The First National Constitution of the United States
Gordon S. Wood
There are some Americans today who actually believe that the Founding Fathers in 1787 got their ideas about federalism and the Constitution from the Iroquois Confederacy. I once thought that this peculiar notion was confined to the ranks of academic anthropologists, where it could do no harm. But I have since discovered that in October 1988 the United States House of Representatives and Senate passed resolutions recognizing "the contributions of the Iroquois Confederacy of Nations to the development of the United States Constitution." That grown people can believe in such a connection not only indicates the curious way scholarship and politics can get entangled in our culture but also suggests the appalling manner that otherwise educated people think about causality--about the way things come about.
The Iroquois and other Indians certainly made contributions to early American culture--many of them--but ideas about federalism and dividing political power were not among them. The Founding Fathers in 1787 did not have to borrow such political notions from the Iroquois. White Americans had their own long tradition of dividing up and parceling out power to draw on in the making of their Constitution.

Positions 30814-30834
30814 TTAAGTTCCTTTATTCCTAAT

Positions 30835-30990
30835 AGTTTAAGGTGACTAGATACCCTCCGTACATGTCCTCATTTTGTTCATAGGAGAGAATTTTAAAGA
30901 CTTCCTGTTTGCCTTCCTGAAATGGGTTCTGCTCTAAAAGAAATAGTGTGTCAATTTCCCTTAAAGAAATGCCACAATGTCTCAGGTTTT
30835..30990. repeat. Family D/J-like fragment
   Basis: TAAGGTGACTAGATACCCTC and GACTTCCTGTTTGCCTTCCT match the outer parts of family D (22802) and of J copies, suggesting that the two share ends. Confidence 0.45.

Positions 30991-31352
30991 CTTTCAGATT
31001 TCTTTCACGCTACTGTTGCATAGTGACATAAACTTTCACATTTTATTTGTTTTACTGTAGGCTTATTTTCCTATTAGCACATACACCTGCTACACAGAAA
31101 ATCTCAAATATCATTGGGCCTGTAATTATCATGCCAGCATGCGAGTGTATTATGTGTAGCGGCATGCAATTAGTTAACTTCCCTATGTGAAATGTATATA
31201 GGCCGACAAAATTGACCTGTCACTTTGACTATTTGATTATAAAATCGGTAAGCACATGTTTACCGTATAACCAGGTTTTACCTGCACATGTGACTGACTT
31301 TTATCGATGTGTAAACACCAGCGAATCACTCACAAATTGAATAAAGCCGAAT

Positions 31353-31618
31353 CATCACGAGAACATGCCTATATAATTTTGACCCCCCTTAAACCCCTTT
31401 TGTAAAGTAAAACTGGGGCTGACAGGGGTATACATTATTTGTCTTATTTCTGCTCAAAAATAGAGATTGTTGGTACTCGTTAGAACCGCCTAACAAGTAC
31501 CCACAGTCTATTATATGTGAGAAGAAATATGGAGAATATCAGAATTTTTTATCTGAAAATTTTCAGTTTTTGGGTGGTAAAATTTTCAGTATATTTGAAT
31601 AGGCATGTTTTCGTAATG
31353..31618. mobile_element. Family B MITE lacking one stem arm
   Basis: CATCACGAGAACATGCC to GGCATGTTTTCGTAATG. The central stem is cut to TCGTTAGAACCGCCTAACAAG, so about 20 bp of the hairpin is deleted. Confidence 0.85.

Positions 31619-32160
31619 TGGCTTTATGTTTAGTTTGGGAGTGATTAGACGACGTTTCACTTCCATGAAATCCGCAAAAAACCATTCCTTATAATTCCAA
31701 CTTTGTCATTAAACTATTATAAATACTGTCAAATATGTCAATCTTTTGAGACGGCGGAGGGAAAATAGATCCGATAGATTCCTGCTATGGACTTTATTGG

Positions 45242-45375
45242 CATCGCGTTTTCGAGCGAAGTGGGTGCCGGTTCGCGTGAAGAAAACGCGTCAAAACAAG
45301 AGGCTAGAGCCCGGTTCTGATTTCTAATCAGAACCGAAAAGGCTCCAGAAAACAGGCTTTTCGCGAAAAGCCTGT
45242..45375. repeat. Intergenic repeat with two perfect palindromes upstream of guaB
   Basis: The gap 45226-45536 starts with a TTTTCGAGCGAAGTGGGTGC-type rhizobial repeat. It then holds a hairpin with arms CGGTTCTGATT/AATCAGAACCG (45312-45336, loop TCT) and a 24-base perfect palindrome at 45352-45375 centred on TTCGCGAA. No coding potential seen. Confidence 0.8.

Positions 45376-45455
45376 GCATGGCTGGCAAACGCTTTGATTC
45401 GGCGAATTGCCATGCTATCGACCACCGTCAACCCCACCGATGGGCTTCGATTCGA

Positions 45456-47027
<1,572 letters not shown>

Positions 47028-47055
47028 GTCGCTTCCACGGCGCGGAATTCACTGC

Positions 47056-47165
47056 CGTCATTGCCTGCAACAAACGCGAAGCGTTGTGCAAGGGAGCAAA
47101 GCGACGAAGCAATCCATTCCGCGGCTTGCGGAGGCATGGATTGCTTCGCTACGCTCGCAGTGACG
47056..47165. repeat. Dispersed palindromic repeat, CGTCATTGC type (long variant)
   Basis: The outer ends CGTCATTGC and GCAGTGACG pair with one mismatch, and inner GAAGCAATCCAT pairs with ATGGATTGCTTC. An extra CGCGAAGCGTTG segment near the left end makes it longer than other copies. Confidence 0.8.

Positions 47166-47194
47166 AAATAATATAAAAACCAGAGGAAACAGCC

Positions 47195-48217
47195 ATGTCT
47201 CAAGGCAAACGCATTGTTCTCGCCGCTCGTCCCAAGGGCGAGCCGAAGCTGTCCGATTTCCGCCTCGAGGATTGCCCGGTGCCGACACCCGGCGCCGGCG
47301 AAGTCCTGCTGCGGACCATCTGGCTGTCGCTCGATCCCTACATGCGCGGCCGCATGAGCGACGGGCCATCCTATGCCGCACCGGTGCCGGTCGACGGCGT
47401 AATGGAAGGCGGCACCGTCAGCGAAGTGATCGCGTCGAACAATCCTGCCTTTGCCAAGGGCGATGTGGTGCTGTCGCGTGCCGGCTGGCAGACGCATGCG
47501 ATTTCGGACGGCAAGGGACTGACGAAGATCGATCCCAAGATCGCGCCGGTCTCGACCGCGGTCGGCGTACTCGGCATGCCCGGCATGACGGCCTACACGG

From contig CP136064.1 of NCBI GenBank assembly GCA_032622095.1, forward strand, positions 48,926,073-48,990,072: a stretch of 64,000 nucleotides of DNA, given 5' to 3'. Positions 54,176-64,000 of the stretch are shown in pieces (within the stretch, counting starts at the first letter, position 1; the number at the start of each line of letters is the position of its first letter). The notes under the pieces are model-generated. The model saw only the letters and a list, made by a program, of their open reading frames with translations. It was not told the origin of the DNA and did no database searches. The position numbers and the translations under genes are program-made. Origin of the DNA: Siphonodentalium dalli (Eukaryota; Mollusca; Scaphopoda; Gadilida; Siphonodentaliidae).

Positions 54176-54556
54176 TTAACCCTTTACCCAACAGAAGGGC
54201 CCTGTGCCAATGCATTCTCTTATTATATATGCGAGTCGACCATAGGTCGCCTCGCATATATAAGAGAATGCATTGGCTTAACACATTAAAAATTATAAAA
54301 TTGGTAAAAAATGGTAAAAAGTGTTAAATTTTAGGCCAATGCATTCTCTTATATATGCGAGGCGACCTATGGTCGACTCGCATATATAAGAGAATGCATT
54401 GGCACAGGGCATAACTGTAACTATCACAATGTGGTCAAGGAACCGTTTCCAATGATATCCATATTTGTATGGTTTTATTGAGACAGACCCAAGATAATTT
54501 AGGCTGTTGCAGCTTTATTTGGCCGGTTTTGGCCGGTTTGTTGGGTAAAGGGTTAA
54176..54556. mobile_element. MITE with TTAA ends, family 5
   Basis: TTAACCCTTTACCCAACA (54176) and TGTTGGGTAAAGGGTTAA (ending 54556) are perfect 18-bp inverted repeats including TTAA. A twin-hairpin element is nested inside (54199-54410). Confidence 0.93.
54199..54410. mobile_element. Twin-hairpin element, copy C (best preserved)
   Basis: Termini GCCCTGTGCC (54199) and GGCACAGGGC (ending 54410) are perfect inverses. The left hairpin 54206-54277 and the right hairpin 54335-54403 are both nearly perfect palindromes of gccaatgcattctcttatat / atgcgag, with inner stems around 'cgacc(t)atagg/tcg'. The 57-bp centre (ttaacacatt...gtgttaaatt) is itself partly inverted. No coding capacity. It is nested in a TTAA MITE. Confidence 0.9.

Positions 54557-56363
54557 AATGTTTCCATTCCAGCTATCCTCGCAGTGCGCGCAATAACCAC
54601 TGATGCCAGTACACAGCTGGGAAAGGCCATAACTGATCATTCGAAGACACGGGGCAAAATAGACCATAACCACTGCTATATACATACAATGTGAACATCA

The origins of American federalism go back at least to the early seventeenth-century English settlements. The early English migrants to America brought with them strong traditions of local and regional autonomy that conditions in the New World only reinforced and intensified. All the colonies in the seventeenth century experienced an acute localization of authority. Populations in both the Chesapeake and New England quickly dispersed--despite initial efforts to hold them together. The Virginia Company expected compact towns to develop, and it created four of these on paper. These boroughs would send burgesses to the colonial assembly--which is how the Virginia House of Burgesses got its name. But the scattering of settlers in